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Republican group apologizes for mocking congresswomen as 'Jihad Squad'

Emily Kopp, CQ-Roll Call on

Published in News & Features

WASHINGTON -- Republican Party leaders in Illinois apologized over the weekend for a Facebook post that smeared the four congresswomen at the center of the President Donald Trump's recent verbal attacks as the "Jihad Squad."

An image shared by the Republican County Chairmen's Association of Illinois Friday depicts the first-term lawmakers, all women of color, as gun-toting vigilantes in a mock movie poster. In doctored images, Rep. Ayanna S. Pressley aims a handgun at the viewer while Rep. Rashida Tlaib contorts her face in a scream. Rep. Alexandria Ocasio-Cortez wears a red dress that resembles a Bond movie costume, an explosion burning at her feet. Rep. Ilhan Omar hovers over the trio, a firearm at her side.

"POLITICAL JIHAD IS THEIR GAME," the tagline reads next to the association's logo.

The state Republican group deleted the image after facing questions from the Chicago Tribune, which first reported the story. The organization apologized in a statement Sunday night.

"I condemn this unauthorized posting and it has been deleted. I am sorry if anyone who saw the image was offended by the contents," Mark Shaw, president of the chairmen's association, said in a statement.

The association plans to review its "multi-stage" internal review process for the page's content, he said.

The chairman of the Illinois Republican Party, Tim Schneider, acknowledged the social media post broadcast "bigoted rhetoric" and issued a statement to the Tribune condemning it.

"The recent social media post coming from the IRCCA does not reflect my values or the Illinois Republican Party's values," Schneider said. "I urge everyone who opposes them to keep the rhetoric focused on policy and ideology."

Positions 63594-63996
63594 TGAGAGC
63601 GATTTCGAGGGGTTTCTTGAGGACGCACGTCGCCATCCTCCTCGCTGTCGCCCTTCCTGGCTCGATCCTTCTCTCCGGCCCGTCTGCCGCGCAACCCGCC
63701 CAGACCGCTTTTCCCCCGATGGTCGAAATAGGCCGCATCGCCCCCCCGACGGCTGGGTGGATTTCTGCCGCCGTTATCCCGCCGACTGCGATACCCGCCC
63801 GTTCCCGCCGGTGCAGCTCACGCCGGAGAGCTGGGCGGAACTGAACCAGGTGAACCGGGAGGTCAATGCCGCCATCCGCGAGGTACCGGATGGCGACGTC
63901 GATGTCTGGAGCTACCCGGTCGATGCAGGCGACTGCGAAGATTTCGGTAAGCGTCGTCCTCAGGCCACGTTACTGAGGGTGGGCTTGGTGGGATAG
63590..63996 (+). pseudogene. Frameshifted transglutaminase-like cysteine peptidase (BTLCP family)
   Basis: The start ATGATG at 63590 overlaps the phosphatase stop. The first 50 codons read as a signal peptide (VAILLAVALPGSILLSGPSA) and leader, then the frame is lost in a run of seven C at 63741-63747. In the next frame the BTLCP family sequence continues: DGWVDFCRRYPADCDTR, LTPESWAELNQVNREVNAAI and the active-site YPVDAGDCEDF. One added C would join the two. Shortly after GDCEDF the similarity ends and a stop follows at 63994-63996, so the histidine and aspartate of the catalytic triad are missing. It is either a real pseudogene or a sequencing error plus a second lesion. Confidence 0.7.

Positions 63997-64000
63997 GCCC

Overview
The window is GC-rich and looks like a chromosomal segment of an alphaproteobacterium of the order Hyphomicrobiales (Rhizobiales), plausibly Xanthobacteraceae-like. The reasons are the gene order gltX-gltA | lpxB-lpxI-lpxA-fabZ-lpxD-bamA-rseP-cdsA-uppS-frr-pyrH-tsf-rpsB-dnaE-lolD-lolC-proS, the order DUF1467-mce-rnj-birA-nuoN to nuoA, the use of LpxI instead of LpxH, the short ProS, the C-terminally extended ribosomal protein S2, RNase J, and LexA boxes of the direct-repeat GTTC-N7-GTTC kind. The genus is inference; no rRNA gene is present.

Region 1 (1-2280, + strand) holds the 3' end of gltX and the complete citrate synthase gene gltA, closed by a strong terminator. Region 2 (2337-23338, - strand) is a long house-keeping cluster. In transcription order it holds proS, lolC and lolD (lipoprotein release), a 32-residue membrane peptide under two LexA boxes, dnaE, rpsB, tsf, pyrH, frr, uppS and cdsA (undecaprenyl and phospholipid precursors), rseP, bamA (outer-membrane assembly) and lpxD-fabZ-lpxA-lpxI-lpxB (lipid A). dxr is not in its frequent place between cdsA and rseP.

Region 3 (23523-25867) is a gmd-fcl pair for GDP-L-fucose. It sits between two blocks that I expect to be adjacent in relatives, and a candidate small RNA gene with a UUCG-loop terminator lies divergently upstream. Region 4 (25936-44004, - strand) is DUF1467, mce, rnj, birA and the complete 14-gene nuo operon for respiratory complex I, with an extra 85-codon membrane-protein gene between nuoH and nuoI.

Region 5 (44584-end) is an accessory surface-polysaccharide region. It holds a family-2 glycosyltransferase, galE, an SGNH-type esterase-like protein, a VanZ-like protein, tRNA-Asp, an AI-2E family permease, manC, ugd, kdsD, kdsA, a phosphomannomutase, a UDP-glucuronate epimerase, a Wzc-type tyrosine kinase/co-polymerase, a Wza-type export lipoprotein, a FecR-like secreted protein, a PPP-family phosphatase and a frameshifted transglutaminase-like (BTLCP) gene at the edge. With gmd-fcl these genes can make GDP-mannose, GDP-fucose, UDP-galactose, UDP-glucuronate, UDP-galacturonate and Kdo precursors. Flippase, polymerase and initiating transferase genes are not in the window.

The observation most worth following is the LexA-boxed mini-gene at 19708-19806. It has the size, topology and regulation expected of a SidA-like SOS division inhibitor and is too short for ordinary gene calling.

Scorn for post comes amid fallout from Trump's racist call for four first-term progressive members of Congress to "go back" to "the crime infested countries from which they came," which Republicans in the House voted against condemning last week.

 

The "Jihad Squad" attacks echoes a conspiracy theory that has been amplified by Trump: The president has repeatedly accused Omar of sympathizing with terrorists, a gross distortion of a 2013 interview and Islamophobic rhetoric used to tar other high-profile Muslim politicians.

As Republicans have begun formulating their strategy for the 2020 elections, they have already frequently invoked the names and images of the four freshman lawmakers.

GOP operatives expect the Democratic congresswomen will remain a key focus of Trump's reelection strategy, at least until the party formally picks a presidential nominee next summer. In down-ballot races, the women have already been the focus of television ads and campaigns by the National Republican Congressional Campaign Committee and some Republican candidates.

Republicans in Congress scrambled last week to reframe the president's opposition to the "Squad" as a statement about their policy agenda, including the Green New Deal, a plan to rapidly decarbonize the economy, and "Medicare for All," which would scrap private insurance companies, not their non-white ancestry.

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